*Ta-Pei Cheng*

- Published in print:
- 2009
- Published Online:
- February 2010
- ISBN:
- 9780199573639
- eISBN:
- 9780191722448
- Item type:
- chapter

- Publisher:
- Oxford University Press
- DOI:
- 10.1093/acprof:oso/9780199573639.003.0004
- Subject:
- Physics, Particle Physics / Astrophysics / Cosmology

After a review of the Newtonian theory of gravitation in terms of its potential function, we start the study of general relativity (GR) with the introduction of the equivalence principle (EP). The ...
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After a review of the Newtonian theory of gravitation in terms of its potential function, we start the study of general relativity (GR) with the introduction of the equivalence principle (EP). The Weak EP (the equality of the gravitational and inertial masses) is extended by Einstein to the Strong EP, the equivalence between inertia and gravitation for all interactions. This implies the existence of “local inertial frames” at every spacetime point. In a sufficiently small region, the “local inertial observer” will not sense any gravity effect. The equivalence of acceleration and gravity means that GR (physics laws valid in all coordinate systems, including accelerating frames) must necessarily be a theory of gravitation. The strong EP is used to deduce the results of gravitational redshift and time dilation, as well as gravitational bending of a light ray.Less

After a review of the Newtonian theory of gravitation in terms of its potential function, we start the study of general relativity (GR) with the introduction of the equivalence principle (EP). The Weak EP (the equality of the gravitational and inertial masses) is extended by Einstein to the Strong EP, the equivalence between inertia and gravitation for all interactions. This implies the existence of “local inertial frames” at every spacetime point. In a sufficiently small region, the “local inertial observer” will not sense any gravity effect. The equivalence of acceleration and gravity means that GR (physics laws valid in all coordinate systems, including accelerating frames) must necessarily be a theory of gravitation. The strong EP is used to deduce the results of gravitational redshift and time dilation, as well as gravitational bending of a light ray.

*Nathalie Deruelle and Jean-Philippe Uzan*

- Published in print:
- 2018
- Published Online:
- October 2018
- ISBN:
- 9780198786399
- eISBN:
- 9780191828669
- Item type:
- chapter

- Publisher:
- Oxford University Press
- DOI:
- 10.1093/oso/9780198786399.003.0011
- Subject:
- Physics, Particle Physics / Astrophysics / Cosmology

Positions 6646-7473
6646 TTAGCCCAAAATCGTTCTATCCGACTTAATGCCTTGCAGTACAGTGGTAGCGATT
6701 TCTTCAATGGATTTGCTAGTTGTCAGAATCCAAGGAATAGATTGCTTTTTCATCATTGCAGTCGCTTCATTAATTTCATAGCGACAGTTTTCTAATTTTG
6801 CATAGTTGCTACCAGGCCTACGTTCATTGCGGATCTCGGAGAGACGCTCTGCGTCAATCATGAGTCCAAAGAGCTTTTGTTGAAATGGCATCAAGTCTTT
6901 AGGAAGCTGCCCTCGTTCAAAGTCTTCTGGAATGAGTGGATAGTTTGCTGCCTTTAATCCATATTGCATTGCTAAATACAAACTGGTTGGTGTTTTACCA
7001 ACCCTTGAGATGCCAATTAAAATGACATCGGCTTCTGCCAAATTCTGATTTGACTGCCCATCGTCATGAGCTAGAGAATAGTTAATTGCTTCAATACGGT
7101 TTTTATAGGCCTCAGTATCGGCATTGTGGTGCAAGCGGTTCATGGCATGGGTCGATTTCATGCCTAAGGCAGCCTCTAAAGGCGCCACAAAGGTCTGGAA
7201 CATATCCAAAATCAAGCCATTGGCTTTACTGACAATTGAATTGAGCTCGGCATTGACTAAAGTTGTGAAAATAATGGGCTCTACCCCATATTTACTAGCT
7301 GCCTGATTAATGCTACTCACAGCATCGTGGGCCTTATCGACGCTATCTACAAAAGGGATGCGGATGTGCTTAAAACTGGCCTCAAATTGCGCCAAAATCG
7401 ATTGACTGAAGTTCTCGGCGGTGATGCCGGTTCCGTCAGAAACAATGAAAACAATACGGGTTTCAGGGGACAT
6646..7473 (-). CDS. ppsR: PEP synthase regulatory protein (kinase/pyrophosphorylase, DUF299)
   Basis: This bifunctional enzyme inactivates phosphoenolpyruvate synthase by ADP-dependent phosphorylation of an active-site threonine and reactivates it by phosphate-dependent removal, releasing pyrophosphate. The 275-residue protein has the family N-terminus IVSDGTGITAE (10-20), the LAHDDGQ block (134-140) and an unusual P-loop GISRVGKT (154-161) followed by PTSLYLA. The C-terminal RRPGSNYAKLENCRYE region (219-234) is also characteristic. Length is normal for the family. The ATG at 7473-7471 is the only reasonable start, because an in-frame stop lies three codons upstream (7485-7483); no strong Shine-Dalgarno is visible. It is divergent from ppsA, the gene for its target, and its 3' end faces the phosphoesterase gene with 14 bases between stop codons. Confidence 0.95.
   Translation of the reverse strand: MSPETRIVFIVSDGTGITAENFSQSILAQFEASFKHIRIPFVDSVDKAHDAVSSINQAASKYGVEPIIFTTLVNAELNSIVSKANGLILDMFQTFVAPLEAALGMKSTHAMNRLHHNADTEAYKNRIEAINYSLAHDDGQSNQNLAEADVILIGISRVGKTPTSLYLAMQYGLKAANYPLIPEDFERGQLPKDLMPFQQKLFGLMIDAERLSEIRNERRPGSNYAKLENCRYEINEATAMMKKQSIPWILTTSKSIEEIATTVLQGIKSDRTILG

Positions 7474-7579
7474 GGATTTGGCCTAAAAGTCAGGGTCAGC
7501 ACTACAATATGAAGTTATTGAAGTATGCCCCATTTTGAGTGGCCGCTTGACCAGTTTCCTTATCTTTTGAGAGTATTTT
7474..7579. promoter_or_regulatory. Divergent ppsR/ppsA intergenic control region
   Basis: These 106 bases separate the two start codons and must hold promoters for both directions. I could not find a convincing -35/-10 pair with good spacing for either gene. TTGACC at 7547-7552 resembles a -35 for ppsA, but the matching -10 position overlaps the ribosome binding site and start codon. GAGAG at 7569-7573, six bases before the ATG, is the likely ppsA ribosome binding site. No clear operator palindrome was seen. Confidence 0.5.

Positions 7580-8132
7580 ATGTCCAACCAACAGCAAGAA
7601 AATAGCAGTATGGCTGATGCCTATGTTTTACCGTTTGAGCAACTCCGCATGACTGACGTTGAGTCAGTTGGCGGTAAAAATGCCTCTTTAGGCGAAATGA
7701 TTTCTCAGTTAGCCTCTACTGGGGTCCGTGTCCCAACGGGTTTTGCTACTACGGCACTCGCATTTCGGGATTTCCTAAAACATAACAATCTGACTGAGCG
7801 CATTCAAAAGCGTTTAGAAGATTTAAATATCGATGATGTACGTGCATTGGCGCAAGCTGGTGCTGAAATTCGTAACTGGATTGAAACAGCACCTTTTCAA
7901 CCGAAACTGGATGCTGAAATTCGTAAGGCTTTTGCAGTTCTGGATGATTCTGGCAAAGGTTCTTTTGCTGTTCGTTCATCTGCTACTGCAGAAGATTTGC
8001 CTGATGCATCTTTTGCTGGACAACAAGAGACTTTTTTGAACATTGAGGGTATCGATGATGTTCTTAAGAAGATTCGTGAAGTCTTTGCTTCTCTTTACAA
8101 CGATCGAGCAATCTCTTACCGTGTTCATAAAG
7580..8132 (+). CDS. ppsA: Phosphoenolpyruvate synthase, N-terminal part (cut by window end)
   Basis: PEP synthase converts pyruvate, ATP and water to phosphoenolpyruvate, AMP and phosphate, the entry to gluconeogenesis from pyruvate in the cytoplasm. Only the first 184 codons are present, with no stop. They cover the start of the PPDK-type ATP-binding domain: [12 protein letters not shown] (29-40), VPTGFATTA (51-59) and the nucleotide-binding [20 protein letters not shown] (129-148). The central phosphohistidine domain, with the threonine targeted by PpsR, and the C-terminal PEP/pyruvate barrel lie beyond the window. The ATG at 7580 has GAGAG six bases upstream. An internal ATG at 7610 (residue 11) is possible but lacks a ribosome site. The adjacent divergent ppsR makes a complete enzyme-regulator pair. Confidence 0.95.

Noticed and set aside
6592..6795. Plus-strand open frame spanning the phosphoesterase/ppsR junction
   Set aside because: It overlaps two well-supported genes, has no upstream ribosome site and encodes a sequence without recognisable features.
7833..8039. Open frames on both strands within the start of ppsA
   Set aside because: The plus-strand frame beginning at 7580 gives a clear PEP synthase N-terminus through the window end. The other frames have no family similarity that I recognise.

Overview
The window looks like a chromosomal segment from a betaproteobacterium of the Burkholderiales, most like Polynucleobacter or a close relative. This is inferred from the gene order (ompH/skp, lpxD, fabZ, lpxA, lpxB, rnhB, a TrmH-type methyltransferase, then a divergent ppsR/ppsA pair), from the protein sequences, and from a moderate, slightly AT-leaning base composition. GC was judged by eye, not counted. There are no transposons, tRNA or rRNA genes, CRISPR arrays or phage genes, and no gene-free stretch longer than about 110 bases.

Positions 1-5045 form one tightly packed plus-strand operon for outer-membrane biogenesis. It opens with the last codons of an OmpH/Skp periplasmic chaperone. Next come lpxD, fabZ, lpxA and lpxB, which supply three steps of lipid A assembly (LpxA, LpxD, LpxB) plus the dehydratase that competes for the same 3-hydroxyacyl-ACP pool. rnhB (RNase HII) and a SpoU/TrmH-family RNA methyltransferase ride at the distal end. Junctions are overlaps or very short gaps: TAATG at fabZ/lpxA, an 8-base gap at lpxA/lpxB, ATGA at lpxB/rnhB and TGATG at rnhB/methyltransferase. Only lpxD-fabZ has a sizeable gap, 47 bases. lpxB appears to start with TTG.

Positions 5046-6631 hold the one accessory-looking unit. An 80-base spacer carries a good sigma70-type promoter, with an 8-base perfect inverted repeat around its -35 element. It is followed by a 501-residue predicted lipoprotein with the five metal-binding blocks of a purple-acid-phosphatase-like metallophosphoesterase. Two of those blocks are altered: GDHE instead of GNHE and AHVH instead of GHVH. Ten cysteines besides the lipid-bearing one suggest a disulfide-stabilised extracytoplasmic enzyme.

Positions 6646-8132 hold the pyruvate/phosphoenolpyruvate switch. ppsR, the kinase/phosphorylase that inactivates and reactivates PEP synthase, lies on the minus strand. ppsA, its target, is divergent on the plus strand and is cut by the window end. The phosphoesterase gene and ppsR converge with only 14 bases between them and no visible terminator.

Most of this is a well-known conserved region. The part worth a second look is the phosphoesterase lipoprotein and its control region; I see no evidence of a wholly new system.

This chapter embarks on the study of Newton’s law of gravitation. It first discusses gravitational mass and inertial mass, a measure of the ‘resistance’ of the point particle to an applied force. The ...
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This chapter embarks on the study of Newton’s law of gravitation. It first discusses gravitational mass and inertial mass, a measure of the ‘resistance’ of the point particle to an applied force. The numerical value of the inertial mass of a body can in principle be obtained from collision experiments by assigning to a reference body a unit inertial mass of one kilogram or, more rigorously, one ‘inertial kilogram’. Next, the chapter considers the ratio of gravitational and inertial masses. It considers that, in the absence of friction, all objects, no matter what their inertial mass, or the nature of their constituents, or the internal energy or cohesive forces of their constituents, fall in the same way in an external gravitational field. Finally, this chapter studies Newton’s gravitational force and field, as well as the Poisson equation and the gravitational Lagrangian.Less

This chapter embarks on the study of Newton’s law of gravitation. It first discusses gravitational mass and inertial mass, a measure of the ‘resistance’ of the point particle to an applied force. The numerical value of the inertial mass of a body can in principle be obtained from collision experiments by assigning to a reference body a unit inertial mass of one kilogram or, more rigorously, one ‘inertial kilogram’. Next, the chapter considers the ratio of gravitational and inertial masses. It considers that, in the absence of friction, all objects, no matter what their inertial mass, or the nature of their constituents, or the internal energy or cohesive forces of their constituents, fall in the same way in an external gravitational field. Finally, this chapter studies Newton’s gravitational force and field, as well as the Poisson equation and the gravitational Lagrangian.